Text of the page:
Zhenya stands by the window, softened after a night of feverish love-making (in love with herself in love?) Krichman’s beautifully roving camera is now outside looking into that warm and intimate scene, as a secret smile caresses her lips. Meanwhile Zhenya hasn’t been home in two days and doesn’t know her 12 year old has gone missing. We are indeed strange and brutal beings, wrapped in private unfathomable universes.

All is temporary. This eros will lift, the new boyfriend will be claimed by politics and television, ennui will return, and Zhenya will restlessly return to rove through her cell phone’s treasure trove of selfies. Yet another child’s wailing tantrum will turn Boris away from yet another newly minted family.

Despite the film’s bleak and cynical gaze, fineness of spirit and humanity are embodied in the band of volunteers who work outside the purview of the uncaring nation-state, unstinting in their search for missing children. They are driven not by ‘love’ but by duty, a higher calling, independent of self-interest. Their dedication contrasts with the ineffectual self-pitying motivations of the parents who intermittently join the search but are never in control.

Like the work of Michael Haneke (who surely must be an influence?) Zvyagintsev’s art is harrowing because he doesn’t ‘show’ the horror or even suggest it in simple, unambiguous terms- he skillfully lets us imagine the worst for ourselves. And what description can possibly compete with the horrors of our own imagination, fed by a thousand tales of missing children from books and films and private nightmares?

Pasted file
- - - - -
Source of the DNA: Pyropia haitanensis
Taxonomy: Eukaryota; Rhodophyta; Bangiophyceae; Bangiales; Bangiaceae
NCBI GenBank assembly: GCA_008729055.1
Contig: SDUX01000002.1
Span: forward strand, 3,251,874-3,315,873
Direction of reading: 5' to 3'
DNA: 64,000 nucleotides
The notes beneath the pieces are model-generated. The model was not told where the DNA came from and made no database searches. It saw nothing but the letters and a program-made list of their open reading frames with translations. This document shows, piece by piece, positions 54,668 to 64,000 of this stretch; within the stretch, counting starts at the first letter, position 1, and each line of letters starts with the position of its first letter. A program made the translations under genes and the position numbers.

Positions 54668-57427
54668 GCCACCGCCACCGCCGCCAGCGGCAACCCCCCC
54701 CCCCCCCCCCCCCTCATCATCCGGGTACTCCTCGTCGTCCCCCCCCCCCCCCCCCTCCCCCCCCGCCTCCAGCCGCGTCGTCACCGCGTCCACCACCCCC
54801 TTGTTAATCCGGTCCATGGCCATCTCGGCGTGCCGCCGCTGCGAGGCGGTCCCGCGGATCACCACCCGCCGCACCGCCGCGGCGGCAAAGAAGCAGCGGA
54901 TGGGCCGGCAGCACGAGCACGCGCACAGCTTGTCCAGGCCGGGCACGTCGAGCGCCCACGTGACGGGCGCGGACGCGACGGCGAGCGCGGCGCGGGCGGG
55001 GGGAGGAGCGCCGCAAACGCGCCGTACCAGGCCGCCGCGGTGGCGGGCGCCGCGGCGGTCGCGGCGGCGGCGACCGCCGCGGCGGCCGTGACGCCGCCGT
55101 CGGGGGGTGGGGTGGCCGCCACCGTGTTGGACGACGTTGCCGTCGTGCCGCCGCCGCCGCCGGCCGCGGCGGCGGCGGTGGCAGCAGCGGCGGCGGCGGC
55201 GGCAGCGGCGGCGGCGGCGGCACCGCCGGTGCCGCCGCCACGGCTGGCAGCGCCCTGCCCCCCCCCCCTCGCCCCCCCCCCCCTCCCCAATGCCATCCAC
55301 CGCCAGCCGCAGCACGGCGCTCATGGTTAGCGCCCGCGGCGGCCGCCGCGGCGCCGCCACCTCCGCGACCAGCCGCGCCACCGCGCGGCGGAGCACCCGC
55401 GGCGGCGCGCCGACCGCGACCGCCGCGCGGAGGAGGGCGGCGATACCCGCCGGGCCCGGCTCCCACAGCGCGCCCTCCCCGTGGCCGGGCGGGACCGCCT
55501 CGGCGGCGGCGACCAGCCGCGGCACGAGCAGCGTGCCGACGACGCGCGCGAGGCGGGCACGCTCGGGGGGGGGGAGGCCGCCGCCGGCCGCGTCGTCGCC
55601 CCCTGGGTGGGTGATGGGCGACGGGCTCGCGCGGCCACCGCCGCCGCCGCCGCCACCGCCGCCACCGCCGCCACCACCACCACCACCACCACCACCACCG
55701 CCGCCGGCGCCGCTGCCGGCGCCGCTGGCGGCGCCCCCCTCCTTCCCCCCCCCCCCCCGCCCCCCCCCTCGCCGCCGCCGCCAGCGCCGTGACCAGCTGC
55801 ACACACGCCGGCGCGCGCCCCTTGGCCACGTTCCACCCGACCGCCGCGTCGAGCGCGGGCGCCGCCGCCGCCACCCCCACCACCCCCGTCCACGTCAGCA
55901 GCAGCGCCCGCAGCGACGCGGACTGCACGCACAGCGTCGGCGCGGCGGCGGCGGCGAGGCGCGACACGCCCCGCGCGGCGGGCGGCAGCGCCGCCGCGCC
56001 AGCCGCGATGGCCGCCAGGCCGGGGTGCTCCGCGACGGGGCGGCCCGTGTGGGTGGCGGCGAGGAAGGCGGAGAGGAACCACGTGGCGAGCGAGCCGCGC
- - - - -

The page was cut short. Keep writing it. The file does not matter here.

In what seems like unbearably elongated time, we scour the expanse of an underground basement and abandoned factory in search of the missing Alexey. We search the forest and every apartment complex while the dead of winter sets in, treacherous and unrelenting.

Through masterful mise-en-scène, real time and subtle symbolism we funnel through our own individual emotional troughs and crests. At the end of the film, Zhenya moves from indoors to outdoors, she leaves her now not-so-new love in the large, warmly-lit house where he watches television (as news unfolds of Russia’s annexation of Crimea) and moves outside to the veranda where it snows steadily: she gets onto the treadmill and starts running, keeping her body in shape. What do we make of the ‘RUSSIA’ writ large on Zhenya’s t-shirt as she eventually stares directly into the camera’s lens with an unblinking gaze? Is this Russia looking at its loveless self? Taking stock perhaps of institutional neglect, cruelty, indifference, despair?

All that remains of Aleksey’s desires and dreams, of which we know nothing (not even if he had hobbies) is the resilience of a ribbon tied to a tree that flies through many a winter of lovelessness.

Nilita Vachani


Partition and the Divided Self: Anup Singh’s ‘Qissa’ opens the Rotterdam Film Festival

Completed ten years after it received a seed grant from the Hubert Bals Fund, Qissa finally comes home to Rotterdam in its European premiere. An Indo-German co-production, ‘Qissa’ is a richly-realized tour-de-force that treats India’s partition of 1947 as a metaphor to explore its tragic consequences on a particular family, its displacement in physical space and within a larger moral universe. Umber Singh (magnificently played by Irrfan Khan) is forced to flee his lands when Sikh-Muslim riots break out in western Punjab. Fires consume the countryside in Sebastien Edschmidt’s hypnotic cinematography as Umber gathers his wife and daughters and prepares to leave the cherished homeland. In parting, he dumps the corpse of a dead Muslim into the family well. “Let them poison their own,” he mutters darkly. But a single drop fills the ocean and the poisoned well will corrupt the sea of time. There is no salvation in ‘Qissa’. Forced to wander the earth as the “lonely ghost” of the film’s title, India’s traumatic fissure lives on in Umber’s fractured consciousness.